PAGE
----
- culture-bound syndromes
- Culture-bound syndromes refer to the recurrent patterns of illness experiences only found in the Chinese societies. Some of the symptoms of a culture-bound syndrome may resemble symptoms of mental disorders found throughout the world, but there is seldom a one-to-one equivalence of any culture-bound syndrome with any mental disorder defined by DSM-IV published by the American Psychiatric Association. The most acknowledged culture-bound syndromes in China include four illnesses: (1) Koro (Suoyang, ‘shrinking of yang’), referring to an episode of sudden and intense anxiety that the penis (or, in females, the vulva and nipples) will recede into the body and possibly cause death. Koro is increasingly rare, but occurred as an epidemic in Hainan in the mid 1980s. (2) Qigong psychotic reaction (Zouhuo rumo, ‘go wild as though possessed’), referring to delusional reactions due to misguided practices or overpractice of Qigong.(3) Shenjing shuairuo (debilitation of nerves, or neurasthenia), referring to a condition characterized by physical and mental fatigue, dizziness, headaches, other pains, concentration difficulties, sleep disturbance and memory loss. Partially due to the trend in the West, shenjing shuairuo has been gradually replaced by other categories such as depression. (4) Shenkui (depletion of renal yang), referring to a condition marked by anxiety with accompanying somatic complaints attributed to excessive semen loss. Some culture-bound syndromes were documented in ancient literature of Chinese medicine (e.g. suoyang); others resulted from the mixing and transforming of both Chinese and foreign categories (e.g. shenjing shuairuo) in modern times.See also: geography of diseasecurses and maledictaThe Chinese word for ‘curses’ is majie, meaning literally ‘curses in the street’. In early rural China a woman would even broadcast her curses on the roof of her house. Curses like this aimed at vilifying the victim by character-assassination. The extension of ‘street’ could be any public space or situation. Bullies used the streets to vent their diatribes, which could be very vulgar with extensive references to the human genitalia. Other means of humiliation were to banish the victim to ‘hell’ or reduce him to the abuser’s ‘posterity’. Cause of this type of curses could be alleged hurt feelings or simply pure suspicions.They usually lacked a specific target. Therefore, ‘referring to A while attacking B’ was the normal tactic. Sometimes accusations were point blank. The abuser could run out of steam if the victim remained calm. A rebuttal, however, could trigger a verbal confrontation, which would lead to a tribal war if family members and relatives were involved.As society progresses, majie in its real sense has become a thing of the past, no longer acceptable to an increasingly educated public. Maledicta as mannerism still exist: the worst equivalent to the f-words in English, the milder comparable to the moderated sh-word, such as daomei, which connotes bad luck.Curses are dialectical. An alleged bad person is called suizai in Canton, but biesan in Shanghai, and gui erzi in Sichuan. Some curses are gender-sensitive: only a woman would call someone harassing her chouliumang, meaning ‘a foul rascal’.YUAN HAIWANG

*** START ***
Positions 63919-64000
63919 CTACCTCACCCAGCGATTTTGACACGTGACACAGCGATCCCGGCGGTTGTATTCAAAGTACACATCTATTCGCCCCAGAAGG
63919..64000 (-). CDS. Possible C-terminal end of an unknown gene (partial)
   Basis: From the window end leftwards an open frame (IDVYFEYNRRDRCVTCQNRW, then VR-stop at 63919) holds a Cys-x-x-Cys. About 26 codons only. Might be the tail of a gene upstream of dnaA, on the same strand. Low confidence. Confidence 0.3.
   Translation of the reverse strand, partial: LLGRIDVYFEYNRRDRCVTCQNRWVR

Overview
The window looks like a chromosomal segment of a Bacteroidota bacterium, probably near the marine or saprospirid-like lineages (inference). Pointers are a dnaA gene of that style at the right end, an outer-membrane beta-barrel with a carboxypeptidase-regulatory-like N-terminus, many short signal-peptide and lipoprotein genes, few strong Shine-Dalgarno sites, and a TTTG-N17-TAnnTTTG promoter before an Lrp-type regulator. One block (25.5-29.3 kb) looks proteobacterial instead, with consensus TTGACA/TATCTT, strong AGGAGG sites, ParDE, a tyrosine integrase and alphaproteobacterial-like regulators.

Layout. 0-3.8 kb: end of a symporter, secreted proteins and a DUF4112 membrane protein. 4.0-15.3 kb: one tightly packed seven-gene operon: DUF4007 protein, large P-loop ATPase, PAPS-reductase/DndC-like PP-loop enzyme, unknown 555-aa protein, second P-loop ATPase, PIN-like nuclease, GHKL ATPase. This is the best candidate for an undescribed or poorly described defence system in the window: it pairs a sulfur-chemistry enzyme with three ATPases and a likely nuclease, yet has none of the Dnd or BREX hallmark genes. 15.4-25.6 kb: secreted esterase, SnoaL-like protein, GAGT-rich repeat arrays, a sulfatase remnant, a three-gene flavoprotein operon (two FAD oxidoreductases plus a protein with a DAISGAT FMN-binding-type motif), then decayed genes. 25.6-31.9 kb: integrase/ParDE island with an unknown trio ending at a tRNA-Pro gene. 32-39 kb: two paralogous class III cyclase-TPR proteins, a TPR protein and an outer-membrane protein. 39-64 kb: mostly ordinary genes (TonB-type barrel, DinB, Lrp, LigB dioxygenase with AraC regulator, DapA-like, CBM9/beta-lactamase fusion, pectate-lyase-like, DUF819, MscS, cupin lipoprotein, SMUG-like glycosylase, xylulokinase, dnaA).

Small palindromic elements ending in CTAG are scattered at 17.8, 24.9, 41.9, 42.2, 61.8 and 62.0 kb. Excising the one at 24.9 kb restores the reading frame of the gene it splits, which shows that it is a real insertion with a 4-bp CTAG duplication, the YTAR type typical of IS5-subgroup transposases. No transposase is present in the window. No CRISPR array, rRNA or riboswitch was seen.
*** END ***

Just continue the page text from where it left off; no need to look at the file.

Encyclopedia of contemporary Chinese culture. Compiled by EdwART. 2011.